The "consensus" of climate scientists reports that we are heading for disastrous global warming. It does so on the basis of computer climate models. The models must take into account many factors for which our level of scientific understanding is admittedly "very low." Why should the public pay any heed to predictions that are based on such huge uncertainties?

Next time, we will update this information by examining the most recent IPCC report from 2007. The basic conclusions do not change. Their estimates are, by their own admission, subject to a very wide range of possible outcomes. The uncertainty of any such estimates is built-in, via computer models, which must necessarily take into account many things we understand poorly.

Monday, August 13, 2007

Human land use cools the planet

Examining a section of the same graph seen in the two previous entries, a graph from the 2001 report of the Intergovernmental Panel on Climate Change, note that humans change the surface of the earth, by planting or harvesting forests, by cultivating land for farming, by building cities, and other activities that change the reflectivity (albedo) of the earth's surface. If man takes a forest and plows it up to create a field of bare dirt, the blackness of the soil will absorb more of the sun's heat, and this creates a warming effect.
According to the scientists represented by the IPCC, however, the net effect of human activity on albedo is actually a cooling effect.
On the other hand, increased solar activity, the item on the right edge of the graph, is a warming influence. This graph was designed to compare the pre-industrial climate and conditions (circa 1750 A.D.) to the current day. Clearly the IPCC believes that increased solar activity is partly responsible for our slightly warmer global temperatures today compared with the climate 250 years ago.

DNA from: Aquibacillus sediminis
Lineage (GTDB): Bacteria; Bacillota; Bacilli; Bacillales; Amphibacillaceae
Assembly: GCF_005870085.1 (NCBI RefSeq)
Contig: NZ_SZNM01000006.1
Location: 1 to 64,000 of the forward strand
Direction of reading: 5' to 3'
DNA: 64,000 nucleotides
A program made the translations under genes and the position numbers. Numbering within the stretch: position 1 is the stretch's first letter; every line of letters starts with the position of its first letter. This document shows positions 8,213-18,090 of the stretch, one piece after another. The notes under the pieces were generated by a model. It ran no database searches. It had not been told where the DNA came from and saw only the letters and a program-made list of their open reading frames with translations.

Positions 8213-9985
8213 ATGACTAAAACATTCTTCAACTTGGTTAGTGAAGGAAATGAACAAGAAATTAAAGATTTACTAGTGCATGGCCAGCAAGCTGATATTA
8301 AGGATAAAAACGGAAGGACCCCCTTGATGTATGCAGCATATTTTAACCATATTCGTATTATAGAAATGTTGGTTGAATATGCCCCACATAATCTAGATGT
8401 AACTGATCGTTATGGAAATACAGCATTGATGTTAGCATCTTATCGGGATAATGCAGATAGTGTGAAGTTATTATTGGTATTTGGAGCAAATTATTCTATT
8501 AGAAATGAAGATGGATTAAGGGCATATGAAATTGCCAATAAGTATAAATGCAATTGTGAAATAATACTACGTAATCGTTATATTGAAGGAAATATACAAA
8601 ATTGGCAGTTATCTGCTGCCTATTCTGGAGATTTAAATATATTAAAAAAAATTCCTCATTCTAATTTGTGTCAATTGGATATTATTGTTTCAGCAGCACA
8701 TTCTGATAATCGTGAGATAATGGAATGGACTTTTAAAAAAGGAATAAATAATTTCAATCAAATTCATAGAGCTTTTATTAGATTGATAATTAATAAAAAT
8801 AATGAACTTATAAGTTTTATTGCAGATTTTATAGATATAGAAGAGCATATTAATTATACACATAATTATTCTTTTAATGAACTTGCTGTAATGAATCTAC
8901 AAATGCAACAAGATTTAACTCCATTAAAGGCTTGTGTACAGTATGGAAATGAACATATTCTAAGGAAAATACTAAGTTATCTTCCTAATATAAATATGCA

Friday, August 10, 2007

Man-made global COOLING!

In 2001, the Intergovernmental Panel on Climate Change (IPCC), in their "Summary for Policymakers" showed the cooling -- yes, cooling -- effects of human activity.

Granted, humans burn fossil fuels releasing CO2, domesticated animals release methane gas, and we release Freon and other industrial chemicals that contribute to climate warming.

But humans also create aerosols of various sorts. Aerosols are small particles that stay airborne and affect the properties of the atmosphere. Note this section of a chart from the 2001 IPCC report that identifies aerosols that can cause both warming (in the pink area, black carbon and mineral dust) and cooling (in the blue section, sulphate, organic carbon, biomass burning, and indirect effects). What are the indirect effects of small particles floating in the atmosphere? They tend to cause cloud formation, and clouds reflect solar energy away from the earth, thus cooling the planet by shading the earth from the hot, hot sun.

Therefore, not every activity of man contributes to global warming. Aerosols contribute to global cooling, and therefore they offset the warming of our carbon dioxide and other greenhouse gas emissions. Have you heard this discussed in your newspaper? newsmagazine? television news report? talk radio? It is unlikely you have. Not only is the IPCC ignoring the data in their own report, almost everyone else seems oblivious to the implications as well.